Elizabeth Bonesteel shows considerable promise in her debut. The Cold Between is an exhilarating mélange of Space Opera, Military SF, Mystery, and Romance.
The Cold Between has a killer setup.
The Cold Between opens with medical chief Kate rushing to clear the infirmary in anticipation of a controlled, limited self-destruct of her military starship. Something goes wrong. The story reopens 25 years later. The destruction of the Phoenix remains a mystery, still producing conspiracy theories and covering the nearby wormhole in lethal doses of radiation. Kate’s son Greg is now captain of the Volhynia, still haunted by the enigma of his mother’s death but with problems of his own.
The segue from the prologue to the present day isn’t from Kate to Greg, but from Kate to Elena, chief engineer on the Volhynia. The crew of the Volhynia are on colony shore leave. Jessica is the life of the party, but a crowded bar full of drunks trying to hook up (do they not have Tinder in the far future?) isn’t her scene. Luckily she meets a tall, dark, and handsome stranger to take her away from all that.
A torrid overnight romance and we’re on to the main mystery. One of Elena’s fellow soldiers in the Corps shows up dead, her new lover Trey is implicated, the political situation heats up, and soon ties with the Phoenix incident begin to surface.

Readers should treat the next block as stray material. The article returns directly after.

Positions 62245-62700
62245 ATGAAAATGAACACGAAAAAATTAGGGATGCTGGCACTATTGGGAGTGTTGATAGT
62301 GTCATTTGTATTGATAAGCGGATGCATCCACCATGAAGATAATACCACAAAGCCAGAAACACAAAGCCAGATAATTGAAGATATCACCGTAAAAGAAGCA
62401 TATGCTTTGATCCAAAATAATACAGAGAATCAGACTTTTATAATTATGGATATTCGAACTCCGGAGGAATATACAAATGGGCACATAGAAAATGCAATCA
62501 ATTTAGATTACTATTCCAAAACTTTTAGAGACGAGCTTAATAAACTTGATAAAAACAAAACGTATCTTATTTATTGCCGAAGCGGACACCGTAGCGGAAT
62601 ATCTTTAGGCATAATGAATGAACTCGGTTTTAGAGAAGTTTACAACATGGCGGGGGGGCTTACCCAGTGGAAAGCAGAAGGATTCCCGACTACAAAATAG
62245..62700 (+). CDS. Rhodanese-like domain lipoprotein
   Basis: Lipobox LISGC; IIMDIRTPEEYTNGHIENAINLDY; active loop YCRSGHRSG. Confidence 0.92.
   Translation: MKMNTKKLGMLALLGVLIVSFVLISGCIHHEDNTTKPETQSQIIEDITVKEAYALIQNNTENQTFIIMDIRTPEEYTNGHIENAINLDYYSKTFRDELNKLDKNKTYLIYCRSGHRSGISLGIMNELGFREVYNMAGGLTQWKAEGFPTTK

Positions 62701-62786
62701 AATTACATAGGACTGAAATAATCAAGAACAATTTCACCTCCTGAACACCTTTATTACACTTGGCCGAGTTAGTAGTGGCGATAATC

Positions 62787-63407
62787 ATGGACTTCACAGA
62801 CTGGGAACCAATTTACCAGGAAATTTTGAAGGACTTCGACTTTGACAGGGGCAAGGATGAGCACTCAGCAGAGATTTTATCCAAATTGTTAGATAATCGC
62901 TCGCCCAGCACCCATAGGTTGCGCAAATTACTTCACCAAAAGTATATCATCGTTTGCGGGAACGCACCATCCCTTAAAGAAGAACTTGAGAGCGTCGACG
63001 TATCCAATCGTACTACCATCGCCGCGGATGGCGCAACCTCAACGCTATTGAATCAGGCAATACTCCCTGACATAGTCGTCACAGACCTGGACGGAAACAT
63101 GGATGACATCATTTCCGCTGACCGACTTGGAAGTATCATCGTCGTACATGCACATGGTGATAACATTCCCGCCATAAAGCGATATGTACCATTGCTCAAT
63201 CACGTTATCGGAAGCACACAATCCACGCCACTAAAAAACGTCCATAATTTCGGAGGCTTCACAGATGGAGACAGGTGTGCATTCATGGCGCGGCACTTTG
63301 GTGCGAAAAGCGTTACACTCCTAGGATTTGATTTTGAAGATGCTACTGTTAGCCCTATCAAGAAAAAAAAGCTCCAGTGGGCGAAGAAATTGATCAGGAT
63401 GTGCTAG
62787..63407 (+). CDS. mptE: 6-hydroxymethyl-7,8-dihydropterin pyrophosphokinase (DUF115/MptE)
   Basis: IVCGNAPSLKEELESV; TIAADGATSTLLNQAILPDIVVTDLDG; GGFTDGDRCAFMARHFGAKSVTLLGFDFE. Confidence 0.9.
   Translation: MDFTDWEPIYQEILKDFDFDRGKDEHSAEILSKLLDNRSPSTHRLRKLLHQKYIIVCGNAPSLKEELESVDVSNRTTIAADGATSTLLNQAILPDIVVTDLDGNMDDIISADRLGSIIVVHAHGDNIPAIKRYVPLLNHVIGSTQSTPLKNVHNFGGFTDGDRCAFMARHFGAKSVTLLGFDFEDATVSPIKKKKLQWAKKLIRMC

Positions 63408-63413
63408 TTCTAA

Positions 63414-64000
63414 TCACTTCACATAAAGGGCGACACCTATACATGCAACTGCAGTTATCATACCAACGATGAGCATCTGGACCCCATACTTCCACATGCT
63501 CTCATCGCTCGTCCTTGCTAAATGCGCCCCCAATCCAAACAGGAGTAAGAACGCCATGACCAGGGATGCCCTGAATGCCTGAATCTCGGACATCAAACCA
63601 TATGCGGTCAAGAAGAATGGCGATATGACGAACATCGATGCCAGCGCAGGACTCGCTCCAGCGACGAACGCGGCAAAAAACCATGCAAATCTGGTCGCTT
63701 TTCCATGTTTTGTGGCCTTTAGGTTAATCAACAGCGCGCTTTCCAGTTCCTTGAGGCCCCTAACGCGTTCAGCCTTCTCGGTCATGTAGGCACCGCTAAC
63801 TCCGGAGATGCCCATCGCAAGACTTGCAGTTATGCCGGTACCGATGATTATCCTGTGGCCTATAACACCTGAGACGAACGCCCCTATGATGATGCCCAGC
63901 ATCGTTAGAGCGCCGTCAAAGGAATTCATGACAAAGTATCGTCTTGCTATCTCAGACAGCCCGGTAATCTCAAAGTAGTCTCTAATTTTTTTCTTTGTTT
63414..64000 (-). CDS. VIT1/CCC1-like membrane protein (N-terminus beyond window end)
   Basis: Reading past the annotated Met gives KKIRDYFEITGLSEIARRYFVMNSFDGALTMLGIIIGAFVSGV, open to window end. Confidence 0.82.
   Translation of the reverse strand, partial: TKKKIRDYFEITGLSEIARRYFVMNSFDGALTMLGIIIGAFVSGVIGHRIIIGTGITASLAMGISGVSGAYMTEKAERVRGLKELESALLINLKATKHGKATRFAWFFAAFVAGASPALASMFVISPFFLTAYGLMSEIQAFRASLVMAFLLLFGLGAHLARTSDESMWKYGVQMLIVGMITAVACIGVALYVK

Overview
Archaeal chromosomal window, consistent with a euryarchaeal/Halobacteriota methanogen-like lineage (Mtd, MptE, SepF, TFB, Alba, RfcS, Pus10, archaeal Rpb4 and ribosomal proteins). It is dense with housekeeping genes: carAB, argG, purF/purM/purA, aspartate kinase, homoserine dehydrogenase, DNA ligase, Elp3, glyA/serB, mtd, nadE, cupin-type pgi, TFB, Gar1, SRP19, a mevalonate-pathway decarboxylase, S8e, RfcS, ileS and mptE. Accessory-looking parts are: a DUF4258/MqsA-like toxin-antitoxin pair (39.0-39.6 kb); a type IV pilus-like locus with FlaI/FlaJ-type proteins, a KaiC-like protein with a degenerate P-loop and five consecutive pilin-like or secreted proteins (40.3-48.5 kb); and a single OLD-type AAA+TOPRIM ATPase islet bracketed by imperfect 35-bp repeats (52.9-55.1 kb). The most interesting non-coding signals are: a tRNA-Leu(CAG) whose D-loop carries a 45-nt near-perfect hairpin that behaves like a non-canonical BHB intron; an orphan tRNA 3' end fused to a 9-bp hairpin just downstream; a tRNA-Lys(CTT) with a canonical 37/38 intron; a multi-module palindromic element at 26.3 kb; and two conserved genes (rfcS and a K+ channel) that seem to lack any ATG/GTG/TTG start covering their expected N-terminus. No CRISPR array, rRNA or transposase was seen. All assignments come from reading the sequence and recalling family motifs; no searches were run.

I’ve seen the romance angle of The Cold Between played up, but I’m not sure that’s quite right. There is a romance in there, to be sure, and Bonesteel does a number of romance tropes well, but others are ignored or subverted. More importantly, the romance takes a backseat to the central mystery.
I’m not sure how interesting The Cold Between is as science fiction (which I’m finding to be a basic problem with space opera). The romance and the mystery carry the story. Considerable time is devoted to Elena, Trey, and Greg unpacking their considerable issues. It’s characterization that makes us care more about the action to come, but Bonesteel’s inexperience shows and the pace falters. The ending is a bit too pat too.
It’s the characters that carry the book. Elena, Trey, Greg—each is fully realized, with their own interests and issues. Elena in particular makes for a great main character. Jessica looks like a bit player in chapter 2, but she gets her star turn in the second half of the book.
All in all, it’s an auspicious debut and series opener.
Disclosure: I received an (unsolicited) advance copy of The Cold Between from Harper Voyager.